What's a good price for a New 2018 Mercedes-Benz C-Class Convertible?
2018 Mercedes-Benz C-Class Convertible AMG C 63 S 2dr Convertible (4.0L 8cyl Turbo 7A)
Available Inventory:

We are showing 2 2018 Mercedes-Benz C-Class Convertible AMG C 63 S 2dr Convertible (4.0L 8cyl Turbo 7A) vehicle(s) available in the in the Ashburnarea.

2018 Mercedes-Benz C-Class Convertible AMG C 43 2dr Convertible AWD (3.0L 6cyl Turbo 9A)
Available Inventory:

We are showing 1 2018 Mercedes-Benz C-Class Convertible AMG C 43 2dr Convertible AWD (3.0L 6cyl Turbo 9A) vehicle(s) available in the in the Ashburnarea.

2018 Mercedes-Benz C-Class Convertible C 300 2dr Convertible (2.0L 4cyl Turbo 9A)
Available Inventory:

We are showing 1 2018 Mercedes-Benz C-Class Convertible C 300 2dr Convertible (2.0L 4cyl Turbo 9A) vehicle(s) available in the in the Ashburnarea.

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Which 2018 Mercedes-Benz C-Class Convertibles are available in my area?

2018 Mercedes-Benz C-Class Convertible Listings and Inventory

There are currently 6 new 2018 Mercedes-Benz C-Class Convertibles listed for sale in your area, with list prices as low as $56,820 and mileage as low as 0 miles. Simply research the type of used car you're interested in and then select a car from our massive database to find cheap used cars for sale near you. Once you have identified a vehicle you're interested in, check the Carfax and Autocheck vehicle history reports, read dealer reviews, and find out what other owners paid for the 2018 Mercedes-Benz C-Class Convertible.

Shop Edmunds' car, SUV, and truck listings of over 6 million vehicles to find a cheap new, used, or certified pre-owned (CPO) 2018 Mercedes-Benz C-Class Convertible for sale near you.

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Why trust Edmunds?

Edmunds has deep data on over 6 million new, used, and certified pre-owned vehicles, including all models of the 2018 Mercedes-Benz C-Class Convertible and all available trim types: AMG C 63 S, C 300 4MATIC, AMG C 43, etc. Rich, trim-level features & specs and options data tracked for the 2018 Mercedes-Benz C-Class Convertible include (but are not limited to): MSRP, available incentives and deals, average price paid, warranty information (basic, drivetrain, and maintenance), features (interior and exterior color, upholstery, bluetooth, navigation, cruise control, parking assistance, lane sensing, keyless ignition, satellite radio, folding rears seats,run flat tires, wheel type, tire size, sunroof, etc.), vehicle specifications (engine cylinder count, drivetrain, engine power, torque, engine displacement, transmission), fuel economy and MPG (city, highway, and combined, fuel capacity, range), vehicle dimensions (interior cabin space, vehicle length and width, seating capacity, cargo space). Edmunds also provides tools to allow shopper to compare vehicles to similar models of their choosing by warranty, interior features, exterior features, specifications, vehicle dimensions, consumer rating, edmunds expert review, safety rating, and color.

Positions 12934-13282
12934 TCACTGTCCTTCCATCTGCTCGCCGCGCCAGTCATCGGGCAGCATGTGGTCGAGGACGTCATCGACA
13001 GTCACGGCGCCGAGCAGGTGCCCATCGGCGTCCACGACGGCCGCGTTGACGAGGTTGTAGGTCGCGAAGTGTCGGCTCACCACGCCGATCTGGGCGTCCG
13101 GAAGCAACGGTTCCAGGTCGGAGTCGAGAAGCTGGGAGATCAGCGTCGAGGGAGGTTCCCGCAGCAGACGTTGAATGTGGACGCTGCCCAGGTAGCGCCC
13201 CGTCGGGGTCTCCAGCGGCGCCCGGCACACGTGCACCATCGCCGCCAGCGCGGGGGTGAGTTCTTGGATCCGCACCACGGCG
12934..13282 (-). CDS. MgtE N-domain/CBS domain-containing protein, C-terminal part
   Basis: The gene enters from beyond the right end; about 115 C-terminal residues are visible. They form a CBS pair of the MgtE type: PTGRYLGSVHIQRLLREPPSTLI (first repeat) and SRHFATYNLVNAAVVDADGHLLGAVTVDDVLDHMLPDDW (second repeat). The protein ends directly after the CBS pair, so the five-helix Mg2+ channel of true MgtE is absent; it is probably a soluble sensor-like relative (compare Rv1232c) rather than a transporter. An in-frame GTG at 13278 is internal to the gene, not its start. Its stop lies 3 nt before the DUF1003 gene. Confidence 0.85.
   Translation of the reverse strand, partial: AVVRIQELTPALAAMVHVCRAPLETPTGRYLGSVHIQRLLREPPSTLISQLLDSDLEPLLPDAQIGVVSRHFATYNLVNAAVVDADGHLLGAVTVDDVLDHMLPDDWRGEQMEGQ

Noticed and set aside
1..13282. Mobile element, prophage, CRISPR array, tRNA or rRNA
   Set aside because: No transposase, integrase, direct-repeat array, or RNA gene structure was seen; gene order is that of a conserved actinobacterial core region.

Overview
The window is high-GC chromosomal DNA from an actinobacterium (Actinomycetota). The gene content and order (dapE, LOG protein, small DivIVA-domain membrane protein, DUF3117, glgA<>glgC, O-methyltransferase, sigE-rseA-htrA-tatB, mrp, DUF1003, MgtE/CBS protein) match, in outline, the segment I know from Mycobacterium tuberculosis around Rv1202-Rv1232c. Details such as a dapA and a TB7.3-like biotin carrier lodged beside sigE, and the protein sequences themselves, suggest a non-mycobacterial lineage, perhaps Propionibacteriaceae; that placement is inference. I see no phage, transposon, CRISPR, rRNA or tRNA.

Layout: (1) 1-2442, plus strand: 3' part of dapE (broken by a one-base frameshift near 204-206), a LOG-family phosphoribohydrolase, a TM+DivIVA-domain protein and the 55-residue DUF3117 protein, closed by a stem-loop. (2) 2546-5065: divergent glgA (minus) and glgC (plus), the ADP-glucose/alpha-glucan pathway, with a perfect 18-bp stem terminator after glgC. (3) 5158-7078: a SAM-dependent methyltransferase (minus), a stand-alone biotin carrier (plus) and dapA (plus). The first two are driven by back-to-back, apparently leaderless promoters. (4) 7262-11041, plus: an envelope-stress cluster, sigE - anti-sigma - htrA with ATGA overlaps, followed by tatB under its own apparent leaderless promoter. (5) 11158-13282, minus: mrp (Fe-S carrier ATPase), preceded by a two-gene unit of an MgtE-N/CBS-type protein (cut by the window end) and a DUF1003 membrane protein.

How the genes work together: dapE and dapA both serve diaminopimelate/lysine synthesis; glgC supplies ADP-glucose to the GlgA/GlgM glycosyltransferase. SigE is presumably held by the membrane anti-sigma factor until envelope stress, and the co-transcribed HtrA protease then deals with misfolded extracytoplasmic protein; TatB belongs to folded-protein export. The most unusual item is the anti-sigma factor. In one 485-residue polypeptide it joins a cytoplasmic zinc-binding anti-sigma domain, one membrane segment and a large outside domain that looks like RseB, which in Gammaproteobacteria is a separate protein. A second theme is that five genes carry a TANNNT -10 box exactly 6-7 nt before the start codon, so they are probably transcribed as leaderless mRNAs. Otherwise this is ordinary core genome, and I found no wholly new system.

Should I lease or buy a 2018 Mercedes-Benz C-Class?

Is it better to lease or buy a car? Ask most people and they'll probably tell you that car buying is the way to go. And from a financial perspective, it's true, provided you're willing to make higher monthly payments, pay off the loan in full and keep the car for a few years. Leasing, on the other hand, can be a less expensive option on a month-to-month basis. It's also good if you're someone who likes to drive a new car every three years or so.

Check out Mercedes-Benz lease specials